There must be many a hen-pecked husband out there who wishes wholeheartedly that the Government would introduce some sort of law making it compulsory for all men to watch football and that any man not obeying this by October 8 would be subject to some sort of fine.

The bizarre analogy continues. Amazingly enough (check Fifa&#39s website if you do not believe me), there are new rules this season for the treatment of injured players. It is a pity similar rules did not come in a year sooner or perhaps more could have been done to bail out those Equitable Life policyholders tied into policies with seemingly little prospect of a high level of return.

Fifa has also recently rejected the idea of having two referees per match – maybe the DSS should have been at the same discussion table before penning the Governance requirements for stakeholder.

Now this uncanny link between football and stakeholder has been proven beyond all reasonable doubt, perhaps we can use football to predict what might happen in the future to the stakeholder market.

Numerous clubs have lost out financially when players have broken contracts midway through their term and left to go to another club. Those clubs would surely agree with the need to tie in players to their contracts and for the player to show some sort of loyalty. Stakeholder is no different. Critical to success is for providers to hang on to their policyholders until their funds have grown to such a level that 1 per cent suddenly starts to look healthy.

Trying to tie in a policyholder for life is highly desirable and well-designed products, superior investment performance and good service are all important in achieving this aim. Surely, providers everywhere will hope their policyholders stick with them, like those die-hard fans of some of the lower division clubs who continue to support their teams passionately even when they do not do so well.

One thing for sure is that it will be important for stakeholder providers and distributors to adopt the right strategy to win the game. Should they attack and go all out for a win early in the game by spending heavily to try and acquire high levels of business? Or should they instead adopt a more defensive position and run the risk of missing the team bus?

A commonly held view in the industry is that things will not stop at stakeholder. The 1 per cent world will affect everything. Similarly, we have seen how cricketing crowds now behave more like football ones and snooker players now have big-name sponsors emblazoned on their waistcoats. Will the stakeholder effect ripple over into other financial products just like football has impacted on other sports?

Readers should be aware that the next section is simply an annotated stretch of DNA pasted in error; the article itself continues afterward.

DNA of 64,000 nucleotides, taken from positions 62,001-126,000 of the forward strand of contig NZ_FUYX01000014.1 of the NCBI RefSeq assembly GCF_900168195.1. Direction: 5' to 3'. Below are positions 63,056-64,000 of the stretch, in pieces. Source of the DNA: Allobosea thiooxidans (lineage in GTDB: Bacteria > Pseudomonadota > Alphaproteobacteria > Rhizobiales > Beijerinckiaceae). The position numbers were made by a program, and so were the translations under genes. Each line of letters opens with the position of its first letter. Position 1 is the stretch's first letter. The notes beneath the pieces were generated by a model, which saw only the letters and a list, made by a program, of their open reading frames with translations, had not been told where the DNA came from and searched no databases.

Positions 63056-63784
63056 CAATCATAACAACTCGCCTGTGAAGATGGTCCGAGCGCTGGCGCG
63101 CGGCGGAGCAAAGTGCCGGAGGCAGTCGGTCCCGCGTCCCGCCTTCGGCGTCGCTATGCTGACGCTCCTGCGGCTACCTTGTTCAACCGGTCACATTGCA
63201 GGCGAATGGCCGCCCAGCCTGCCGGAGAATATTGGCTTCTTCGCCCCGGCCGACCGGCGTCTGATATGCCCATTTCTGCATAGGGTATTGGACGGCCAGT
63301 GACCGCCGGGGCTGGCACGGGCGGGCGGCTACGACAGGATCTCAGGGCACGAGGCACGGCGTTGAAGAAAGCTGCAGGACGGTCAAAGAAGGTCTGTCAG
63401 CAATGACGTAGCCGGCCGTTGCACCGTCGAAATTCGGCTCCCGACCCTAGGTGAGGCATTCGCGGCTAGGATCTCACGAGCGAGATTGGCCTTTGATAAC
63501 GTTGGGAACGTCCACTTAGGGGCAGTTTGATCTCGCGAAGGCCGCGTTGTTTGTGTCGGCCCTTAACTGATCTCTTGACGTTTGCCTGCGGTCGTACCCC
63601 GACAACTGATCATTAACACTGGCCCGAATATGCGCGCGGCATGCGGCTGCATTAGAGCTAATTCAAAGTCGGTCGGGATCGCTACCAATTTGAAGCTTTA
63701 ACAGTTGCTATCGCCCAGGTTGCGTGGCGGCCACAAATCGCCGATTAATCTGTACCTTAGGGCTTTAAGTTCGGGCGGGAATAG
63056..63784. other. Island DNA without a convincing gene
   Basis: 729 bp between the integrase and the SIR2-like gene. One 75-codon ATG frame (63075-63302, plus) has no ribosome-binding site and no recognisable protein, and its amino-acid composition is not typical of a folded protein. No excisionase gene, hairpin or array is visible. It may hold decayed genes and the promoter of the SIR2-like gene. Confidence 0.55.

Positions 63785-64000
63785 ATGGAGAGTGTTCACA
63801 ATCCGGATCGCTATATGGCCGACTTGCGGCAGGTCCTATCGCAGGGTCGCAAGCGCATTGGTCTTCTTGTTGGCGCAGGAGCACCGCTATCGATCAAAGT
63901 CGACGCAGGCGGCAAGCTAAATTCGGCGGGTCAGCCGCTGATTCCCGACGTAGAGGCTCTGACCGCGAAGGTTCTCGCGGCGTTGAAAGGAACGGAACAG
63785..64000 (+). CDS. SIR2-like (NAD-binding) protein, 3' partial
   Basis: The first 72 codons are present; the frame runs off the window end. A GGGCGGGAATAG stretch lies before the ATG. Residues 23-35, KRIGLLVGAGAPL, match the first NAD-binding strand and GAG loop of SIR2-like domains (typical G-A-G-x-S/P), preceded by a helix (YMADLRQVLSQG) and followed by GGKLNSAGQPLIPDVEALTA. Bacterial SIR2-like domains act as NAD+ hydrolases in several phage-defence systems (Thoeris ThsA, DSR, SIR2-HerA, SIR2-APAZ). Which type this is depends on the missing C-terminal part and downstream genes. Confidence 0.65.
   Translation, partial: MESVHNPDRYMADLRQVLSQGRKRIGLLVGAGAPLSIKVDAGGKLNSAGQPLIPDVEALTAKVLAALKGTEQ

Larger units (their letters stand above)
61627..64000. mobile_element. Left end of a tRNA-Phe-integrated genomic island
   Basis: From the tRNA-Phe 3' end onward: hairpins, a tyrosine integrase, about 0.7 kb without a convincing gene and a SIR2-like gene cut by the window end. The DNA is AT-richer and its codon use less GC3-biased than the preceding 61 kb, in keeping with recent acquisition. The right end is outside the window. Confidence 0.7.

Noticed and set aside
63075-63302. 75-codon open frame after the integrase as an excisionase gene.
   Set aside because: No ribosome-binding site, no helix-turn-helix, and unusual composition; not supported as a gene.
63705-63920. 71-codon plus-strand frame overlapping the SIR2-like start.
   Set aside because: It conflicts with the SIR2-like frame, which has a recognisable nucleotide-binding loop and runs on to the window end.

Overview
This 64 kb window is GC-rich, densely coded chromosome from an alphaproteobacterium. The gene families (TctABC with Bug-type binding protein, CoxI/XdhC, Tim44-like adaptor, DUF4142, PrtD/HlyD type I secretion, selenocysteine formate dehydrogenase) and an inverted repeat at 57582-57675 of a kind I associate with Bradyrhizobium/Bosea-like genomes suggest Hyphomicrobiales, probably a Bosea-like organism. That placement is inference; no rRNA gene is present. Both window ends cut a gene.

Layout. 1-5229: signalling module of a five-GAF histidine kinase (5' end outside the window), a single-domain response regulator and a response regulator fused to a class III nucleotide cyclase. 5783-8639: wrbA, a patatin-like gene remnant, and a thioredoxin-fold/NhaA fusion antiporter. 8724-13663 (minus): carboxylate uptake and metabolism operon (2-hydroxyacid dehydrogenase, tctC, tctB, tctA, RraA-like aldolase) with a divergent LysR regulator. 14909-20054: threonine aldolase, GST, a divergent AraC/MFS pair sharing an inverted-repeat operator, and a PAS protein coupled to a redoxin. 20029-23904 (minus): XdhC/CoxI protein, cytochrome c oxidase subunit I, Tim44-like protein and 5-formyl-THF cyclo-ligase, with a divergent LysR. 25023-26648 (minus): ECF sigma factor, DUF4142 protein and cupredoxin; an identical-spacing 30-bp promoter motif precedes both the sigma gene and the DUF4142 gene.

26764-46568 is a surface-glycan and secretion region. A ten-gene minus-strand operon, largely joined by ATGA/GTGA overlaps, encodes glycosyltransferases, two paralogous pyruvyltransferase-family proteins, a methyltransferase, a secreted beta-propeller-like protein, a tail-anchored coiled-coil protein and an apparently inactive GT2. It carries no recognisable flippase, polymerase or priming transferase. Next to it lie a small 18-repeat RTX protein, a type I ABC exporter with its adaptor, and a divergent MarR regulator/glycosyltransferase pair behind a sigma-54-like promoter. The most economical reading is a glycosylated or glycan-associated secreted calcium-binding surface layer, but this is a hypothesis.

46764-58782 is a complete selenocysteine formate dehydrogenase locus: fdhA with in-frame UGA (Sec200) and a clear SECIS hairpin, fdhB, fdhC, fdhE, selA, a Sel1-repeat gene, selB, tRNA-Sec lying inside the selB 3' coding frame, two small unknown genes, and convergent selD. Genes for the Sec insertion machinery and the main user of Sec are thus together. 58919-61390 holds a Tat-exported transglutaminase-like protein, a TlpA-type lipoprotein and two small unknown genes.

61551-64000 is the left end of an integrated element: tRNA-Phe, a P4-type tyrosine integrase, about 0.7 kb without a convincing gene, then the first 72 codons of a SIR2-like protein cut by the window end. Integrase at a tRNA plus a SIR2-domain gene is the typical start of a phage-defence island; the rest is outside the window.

Who will survive in this mad stakeholder world? Looking to football for a clue, clearly, those with the biggest brand and financial muscle could do well.

CIS might well be hoping they pick up loads of business from the Southeast purely because of their locality to Manchester.

I also have no doubt that, just as our own domestic footballers can benefit from soirées on to the international arena, we too can probably learn from the experiences of overseas pension markets such as the US and Australia, while having to watch out for too many foreign entrants spoiling our own game.

I hope this light-hearted comparison between stakeholder and the national sport has brought a smile to at least a few readers who stuck with this right to the end.

True fans never leave before the end of 90 minutes, so I will end this article with one final observation. As any fan of Newcastle United or Blackburn Rovers in recent times will tell you, success does not always follow if you spend tens of millions of pounds trying to buy it.

The likely winners among those who choose to play stakeholder will be those who can adapt to the challenges that new markets bring about, operate on a sound financial basis and look after all their supporters.

They think it&#39s all over…it is now.